MOST NON-PROFIT HOSPITALS NEGLECT COMMUNITY INVESTMENT DUTY, ANALYSIS REVEALS

72% fail to follow through on expected charitable commitments, resulting in $17 billion in unrealized community investment, according to a new study.

Cleveland Clinic, Massachusetts General, Vanderbilt University Medical Center and several other top not-for-profit providers are getting deep tax breaks but failing to invest in community health, according to new research from the Lown Institute, a group of reflection on health care.

Nonprofit hospitals have collectively failed to invest nearly $17 billion in their communities, according to analysis released today from the Lown Institute’s 2021 Hospital Index.

The Lown Hospital Index 2021 community benefits ranking examined 3,641 hospitals based on their Medicaid revenue, charitable care spending, and other investments that directly benefit the community – health clinics, housing and security food. Data sources include hospital cost reports filed with the Centers for Medicare and Medicaid Services and IRS Forms 990, both from 2018.

The institute, for the first time, has calculated the “fair share of deficits” for private, nonprofit hospitals, by comparing each hospital’s spending to the value of its tax exemption. Of the 2,391 hospitals included in this part of the study, 72% had a fair deficit, ranging from a few thousand dollars to $261 million.

Hospitals that spent at least 5.9% of their overall spending on charitable care and meaningful community investments were considered to have spent their fair share. The 5.9% threshold is based on established research on assessing the tax exemption of non-profit organizations.

Largest fair share deficits

With the exception of Vanderbilt University Medical Center, the 10 hospitals with the largest fair deficits all appear on US News and World Reports Honor Roll 2020-2021. These hospitals account for more than 10% ($1.8 billion) of the country’s total fair share deficit:

NAME

FAIR SHARE OF THE DEFICIT

Cleveland Clinic (Cleveland)

-$261M

New York Presbyterian Hospital (New York)

-$237m

UCSF Medical Center (San Francisco)

-$208m

Massachusetts General Hospital (Boston)

-$179m

University of Michigan Health System (Ann Arbor)

-$169m

NYU Langone Medical Center (New York)

-$163M

Vanderbilt University Medical Center (Nashville)

-$157M

Brigham and Women’s Hospital (Boston)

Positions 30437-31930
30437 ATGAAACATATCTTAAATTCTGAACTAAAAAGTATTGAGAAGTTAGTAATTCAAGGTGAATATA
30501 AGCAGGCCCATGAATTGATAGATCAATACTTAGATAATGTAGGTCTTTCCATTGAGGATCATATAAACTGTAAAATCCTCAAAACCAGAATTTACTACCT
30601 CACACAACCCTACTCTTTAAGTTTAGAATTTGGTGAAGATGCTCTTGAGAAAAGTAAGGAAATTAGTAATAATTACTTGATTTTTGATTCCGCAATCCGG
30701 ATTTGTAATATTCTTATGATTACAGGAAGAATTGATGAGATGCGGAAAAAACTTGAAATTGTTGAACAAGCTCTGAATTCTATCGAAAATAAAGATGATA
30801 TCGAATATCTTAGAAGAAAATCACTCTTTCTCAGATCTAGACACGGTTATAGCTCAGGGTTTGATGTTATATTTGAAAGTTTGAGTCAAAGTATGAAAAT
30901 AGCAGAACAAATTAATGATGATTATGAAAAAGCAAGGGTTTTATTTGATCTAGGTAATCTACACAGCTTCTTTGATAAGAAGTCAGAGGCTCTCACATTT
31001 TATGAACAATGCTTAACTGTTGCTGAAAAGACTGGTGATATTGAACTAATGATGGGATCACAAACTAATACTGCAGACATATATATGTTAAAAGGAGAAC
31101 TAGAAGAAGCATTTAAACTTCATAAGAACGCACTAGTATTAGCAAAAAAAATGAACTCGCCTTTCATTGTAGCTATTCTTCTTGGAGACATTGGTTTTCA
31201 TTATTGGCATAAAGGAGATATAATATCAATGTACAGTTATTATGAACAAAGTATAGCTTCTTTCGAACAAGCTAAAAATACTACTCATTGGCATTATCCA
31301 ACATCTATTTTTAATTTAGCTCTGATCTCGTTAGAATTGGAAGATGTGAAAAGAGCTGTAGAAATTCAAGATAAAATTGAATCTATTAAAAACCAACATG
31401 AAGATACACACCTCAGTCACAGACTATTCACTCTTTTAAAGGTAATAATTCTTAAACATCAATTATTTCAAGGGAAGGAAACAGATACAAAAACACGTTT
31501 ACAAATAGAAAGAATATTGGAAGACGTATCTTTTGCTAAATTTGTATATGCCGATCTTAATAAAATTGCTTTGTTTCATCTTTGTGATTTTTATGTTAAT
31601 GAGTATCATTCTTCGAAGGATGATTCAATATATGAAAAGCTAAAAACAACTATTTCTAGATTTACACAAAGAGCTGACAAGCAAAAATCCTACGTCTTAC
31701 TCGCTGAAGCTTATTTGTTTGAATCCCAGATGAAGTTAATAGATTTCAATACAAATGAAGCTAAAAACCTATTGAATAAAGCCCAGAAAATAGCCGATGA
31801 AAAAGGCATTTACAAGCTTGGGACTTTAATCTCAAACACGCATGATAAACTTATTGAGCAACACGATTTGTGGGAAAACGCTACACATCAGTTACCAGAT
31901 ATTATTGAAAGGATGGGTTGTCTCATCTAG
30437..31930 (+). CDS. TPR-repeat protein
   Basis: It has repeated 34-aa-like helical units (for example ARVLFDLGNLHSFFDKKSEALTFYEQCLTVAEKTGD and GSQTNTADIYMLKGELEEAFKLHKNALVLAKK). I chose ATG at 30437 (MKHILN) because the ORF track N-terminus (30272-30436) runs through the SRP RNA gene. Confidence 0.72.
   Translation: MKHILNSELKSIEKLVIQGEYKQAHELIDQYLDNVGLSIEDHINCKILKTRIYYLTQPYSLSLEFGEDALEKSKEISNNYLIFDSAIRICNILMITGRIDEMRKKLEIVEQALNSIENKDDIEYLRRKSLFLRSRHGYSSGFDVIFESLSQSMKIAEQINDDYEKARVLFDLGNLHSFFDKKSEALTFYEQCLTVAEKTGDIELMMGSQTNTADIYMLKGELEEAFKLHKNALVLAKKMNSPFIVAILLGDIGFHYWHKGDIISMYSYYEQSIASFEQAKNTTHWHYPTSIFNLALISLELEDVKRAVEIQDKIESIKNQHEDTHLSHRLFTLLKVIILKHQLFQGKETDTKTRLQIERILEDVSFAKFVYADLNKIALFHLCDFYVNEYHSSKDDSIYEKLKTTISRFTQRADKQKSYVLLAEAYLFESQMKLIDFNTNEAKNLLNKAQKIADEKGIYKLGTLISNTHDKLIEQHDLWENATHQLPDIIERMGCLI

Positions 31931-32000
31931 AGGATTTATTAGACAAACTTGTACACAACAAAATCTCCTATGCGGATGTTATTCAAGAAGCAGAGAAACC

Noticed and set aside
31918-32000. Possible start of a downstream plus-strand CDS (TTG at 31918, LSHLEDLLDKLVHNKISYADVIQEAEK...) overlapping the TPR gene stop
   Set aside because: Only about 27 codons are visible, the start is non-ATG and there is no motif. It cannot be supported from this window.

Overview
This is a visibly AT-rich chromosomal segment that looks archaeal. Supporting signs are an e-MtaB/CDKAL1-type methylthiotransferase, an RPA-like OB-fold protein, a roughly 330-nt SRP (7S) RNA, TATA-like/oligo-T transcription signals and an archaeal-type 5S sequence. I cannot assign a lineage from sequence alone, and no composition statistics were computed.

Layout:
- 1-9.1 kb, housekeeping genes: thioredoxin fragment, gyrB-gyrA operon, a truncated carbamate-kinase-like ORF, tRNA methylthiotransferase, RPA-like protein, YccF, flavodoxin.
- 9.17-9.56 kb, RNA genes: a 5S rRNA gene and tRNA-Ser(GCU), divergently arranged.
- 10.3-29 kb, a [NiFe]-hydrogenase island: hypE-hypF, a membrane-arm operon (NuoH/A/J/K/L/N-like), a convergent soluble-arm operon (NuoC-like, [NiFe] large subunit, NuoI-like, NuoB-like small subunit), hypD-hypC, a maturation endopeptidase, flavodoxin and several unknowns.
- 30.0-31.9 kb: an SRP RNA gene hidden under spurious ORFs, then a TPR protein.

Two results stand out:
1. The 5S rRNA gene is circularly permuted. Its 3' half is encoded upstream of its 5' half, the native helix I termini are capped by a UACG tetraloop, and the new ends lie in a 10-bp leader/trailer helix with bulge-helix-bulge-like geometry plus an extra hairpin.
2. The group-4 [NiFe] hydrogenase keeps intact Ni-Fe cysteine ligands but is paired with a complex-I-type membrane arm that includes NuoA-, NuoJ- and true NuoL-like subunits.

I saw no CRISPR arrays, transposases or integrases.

-$142M

University of Pennsylvania Hospital (Philadelphia)

-$142M

Cedars-Sinai Medical Center (Los Angeles)

-$138M

Performance varies widely even among hospitals in the same city, where hospitals face similar tax rates and their communities have similar needs and similar uninsured rates, the study found. In Boston, for example, the Boston Medical Center had a fair surplus of $11 million. Massachusetts General Hospital (MGH), on the other hand, had a spending shortfall of $179 million for community benefits.

“The MGH has a long-standing commitment to meeting the needs of our diverse communities, improving the health and well-being of those we serve, and working within the community to address the social determinants of health” , according to a statement from Joseph Betancourt, MD, MPH, Senior Vice President for Equity and Community Health at the MGH.

Over the past decade, MGH has earned major national recognition from the American Hospital Association and the Association of American Medical Colleges for its work and contributions to community health and equity. health,” he said. “The MGH has yet to see the Institute’s most recent report, but when it becomes available, we will review the methodology and results to determine how the rankings were compiled.”

Health Leaders contacted all hospitals on the shortfall list. Here are the statements, edited for length, of those who responded:

University of Michigan Health System

“The University of Michigan Health has a strong tradition of supporting and delivering programs directly in our communities. Michigan’s expansion of Medicaid and other programs under the Affordable Care Act has allowed us to accelerate our efforts to get more patients covered for their health care, which has led to better access to health care for the most vulnerable Michiganders and a reduction in our charitable care spending.

“Many of our community investments to increase health equity, such as school health centers (safety net clinics) and services for the elderly, are not reflected in this methodology.”

Vanderbilt University Medical Center